Back in 1986, Galaxy High School was the big push on the Saturday morning cartoon schedule. It had been developed by Christopher Columbus, who was part of Steven Spielberg's team, having at that point written Gremlins, Goonies, and Young Sherlock Holmes. He was a year away from his directorial debut, Adventures in Babysitting, but his writing credits were already earning him enough buzz to encourage the network to give his series a prominent position on its line-up.
I was fourteen, and I was psyched. Galaxy High School had an awesome concept: two Earth teenagers are chosen to be the only humans at a high school in deepest space. They fit two obvious paradigms. Aimee Brightower (voice by Susan Blu) is the smart and unpopular girl, while Doyle Cleverlobe (Hal Rayle) is the athletic star and big man on campus. Once they are at Galaxy High, however, they find their roles are reversed. Only in another universe do grades actually matter over sports. How alien! Doyle finds it particularly hard to fit in because the male population outnumbers the female by three to one, making him terribly common, and most spacelings have nothing good to say about humanity. If not for the help of class president Milo De Venus (David L. Lander), an eight-armed bookworm, Doyle would have no allies, particularly once the school bully, Beef Bonk (John Stephenson) and his gang set their sights on the new guy. As Beef's T-shirt consistently reminds us, "Earth Stinks!" (There is a good gag in one episode where Beef is scolded by a teacher for his favorite expletive, and he modifies it to the much less harmful "smells.")
The pilot episode of Galaxy High School holds up very well. I must have seen it a million times as a kid, because I remembered just about every scene (in fact, all the episodes were familiar). The animation is smooth and stylish, and the script plays on the central concept. Aimee is quickly adopted by the other girls, her good grades making her the exotic star, and Doyle must battle for acceptance. It works really well and should have set the tenor for the rest of the series; however, from there it's a show of diminishing returns.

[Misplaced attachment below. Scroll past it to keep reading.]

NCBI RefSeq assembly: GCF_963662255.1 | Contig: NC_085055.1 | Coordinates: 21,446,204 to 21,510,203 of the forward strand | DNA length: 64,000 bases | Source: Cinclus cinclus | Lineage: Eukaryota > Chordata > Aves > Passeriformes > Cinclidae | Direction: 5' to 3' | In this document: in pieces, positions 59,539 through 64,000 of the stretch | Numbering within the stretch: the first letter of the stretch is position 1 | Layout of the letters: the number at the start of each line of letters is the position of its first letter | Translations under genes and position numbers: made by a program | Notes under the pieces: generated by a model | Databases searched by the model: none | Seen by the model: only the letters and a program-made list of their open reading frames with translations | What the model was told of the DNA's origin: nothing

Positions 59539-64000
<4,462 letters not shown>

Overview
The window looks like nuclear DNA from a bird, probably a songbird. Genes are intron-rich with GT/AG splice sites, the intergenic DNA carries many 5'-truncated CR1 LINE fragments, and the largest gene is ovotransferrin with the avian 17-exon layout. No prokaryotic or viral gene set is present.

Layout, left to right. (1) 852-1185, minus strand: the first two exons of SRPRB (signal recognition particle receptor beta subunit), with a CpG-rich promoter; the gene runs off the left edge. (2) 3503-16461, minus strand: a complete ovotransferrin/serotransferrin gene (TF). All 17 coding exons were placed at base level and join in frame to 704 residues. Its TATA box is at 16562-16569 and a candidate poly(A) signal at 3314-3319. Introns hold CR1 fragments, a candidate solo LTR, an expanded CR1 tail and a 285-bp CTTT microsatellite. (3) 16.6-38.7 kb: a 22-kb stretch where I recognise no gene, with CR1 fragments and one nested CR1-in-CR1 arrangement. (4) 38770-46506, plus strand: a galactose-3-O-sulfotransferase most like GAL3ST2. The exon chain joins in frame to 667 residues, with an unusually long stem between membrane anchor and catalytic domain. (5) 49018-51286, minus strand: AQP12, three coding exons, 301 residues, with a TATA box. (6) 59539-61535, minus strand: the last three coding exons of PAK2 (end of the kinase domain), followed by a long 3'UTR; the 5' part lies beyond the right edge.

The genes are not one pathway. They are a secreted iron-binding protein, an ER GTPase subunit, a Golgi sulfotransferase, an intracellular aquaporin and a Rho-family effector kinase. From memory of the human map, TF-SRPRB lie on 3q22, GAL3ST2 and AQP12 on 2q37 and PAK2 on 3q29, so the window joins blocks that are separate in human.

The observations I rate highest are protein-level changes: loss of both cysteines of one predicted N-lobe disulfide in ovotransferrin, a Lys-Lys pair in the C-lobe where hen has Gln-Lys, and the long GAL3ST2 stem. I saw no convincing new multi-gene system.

By episode 2, Galaxy High School has quickly settled into routine. Sitcom plots and simplistic morals become the order of the day. Milo feels neglected and ends up turning to the wrong person for help, requiring his friends to prove their loyalty and bail him out; Booey Bubblehead (Jennifer Darling) desperately needs tickets to see intergalactic rock star Mick Maggers, and while the gang scrambles to help her out, she of course meets the singer while he's in disguise; Doyle's new friend is an obnoxious prankster who no one can tolerate, until he proves himself to be a good guy in the end; etc. These would be slightly more tolerable if the animation maintained a consistent quality, but the look of the show is so up and down, it often fails even as spectacle. The core characters are creatively designed (Rotten Roland and his never-ending supply of eggs is a particular favorite), but the secondary characters are increasingly bland. A giant cat? A villainous alligator named Gatori? No thanks.
Still, the series does manage to stay entertaining enough to create a nostalgic diversion. It's nice to remember what it was like to get up early on Saturdays and plop down in front of the TV. Plus, some gags still work, particularly ones that probably went over my head when I was a kid. Like, I'd have never seen the double entendre in the name of Gatori's specialty glove shop, the Leather Scene. Similarly, Columbus' film geek side shows through in christening his haunted planet the Tingler in honor of shockmeister William Castle. Simpsons fans may also be amused to hear Nancy Cartwright lending Bart Simpson's tones to Gilda Gossip's multiple lips and Flat Freddy's one-dimensional body.
The last episode on the disc provides us with a glimpse of what could have been. In "Dollars and Sense," Reggie Unicycle (Gino Conforti), a one-wheeled rich boy, returns to Galaxy High and instantly falls for Aimee. His flirtations--including a box of dancing candy reminiscent of vintage concession stand ads from movie theatres--distract her from her studies. Once again, it's not the newest plot in the world, but the animation is mainly back up to snuff, and it's the first episode where the writers remembered Aimee is one of the two main characters and not just background material. Plus, it has breakdancing!
While it's expected that there will be dips in quality in any episodic television series, Galaxy High School tips dangerously towards the low end being heavier than the high end. It manages to stay close enough to the center, though, to make this DVD worth a look. That said, it does make me worry some about diving into volume 2.
There are no subtitles.